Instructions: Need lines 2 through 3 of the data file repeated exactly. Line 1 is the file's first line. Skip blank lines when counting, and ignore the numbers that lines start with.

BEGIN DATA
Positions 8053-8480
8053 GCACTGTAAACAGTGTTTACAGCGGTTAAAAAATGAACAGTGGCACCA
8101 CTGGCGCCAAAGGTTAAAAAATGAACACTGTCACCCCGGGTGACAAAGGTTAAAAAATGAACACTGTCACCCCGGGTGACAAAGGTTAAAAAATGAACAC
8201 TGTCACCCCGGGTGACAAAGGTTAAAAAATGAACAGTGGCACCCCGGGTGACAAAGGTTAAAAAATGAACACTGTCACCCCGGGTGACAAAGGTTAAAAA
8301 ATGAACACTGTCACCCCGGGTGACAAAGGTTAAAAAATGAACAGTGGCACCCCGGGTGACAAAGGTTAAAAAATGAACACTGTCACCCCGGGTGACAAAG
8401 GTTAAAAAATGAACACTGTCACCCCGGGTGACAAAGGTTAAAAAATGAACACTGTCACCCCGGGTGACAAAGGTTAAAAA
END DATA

8053 GCACTGTAAACAGTGTTTACAGCGGTTAAAAAATGAACAGTGGCACCA
8101 CTGGCGCCAAAGGTTAAAAAATGAACACTGTCACCCCGGGTGACAAAGGTTAAAAAATGAACACTGTCACCCCGGGTGACAAAGGTTAAAAAATGAACAC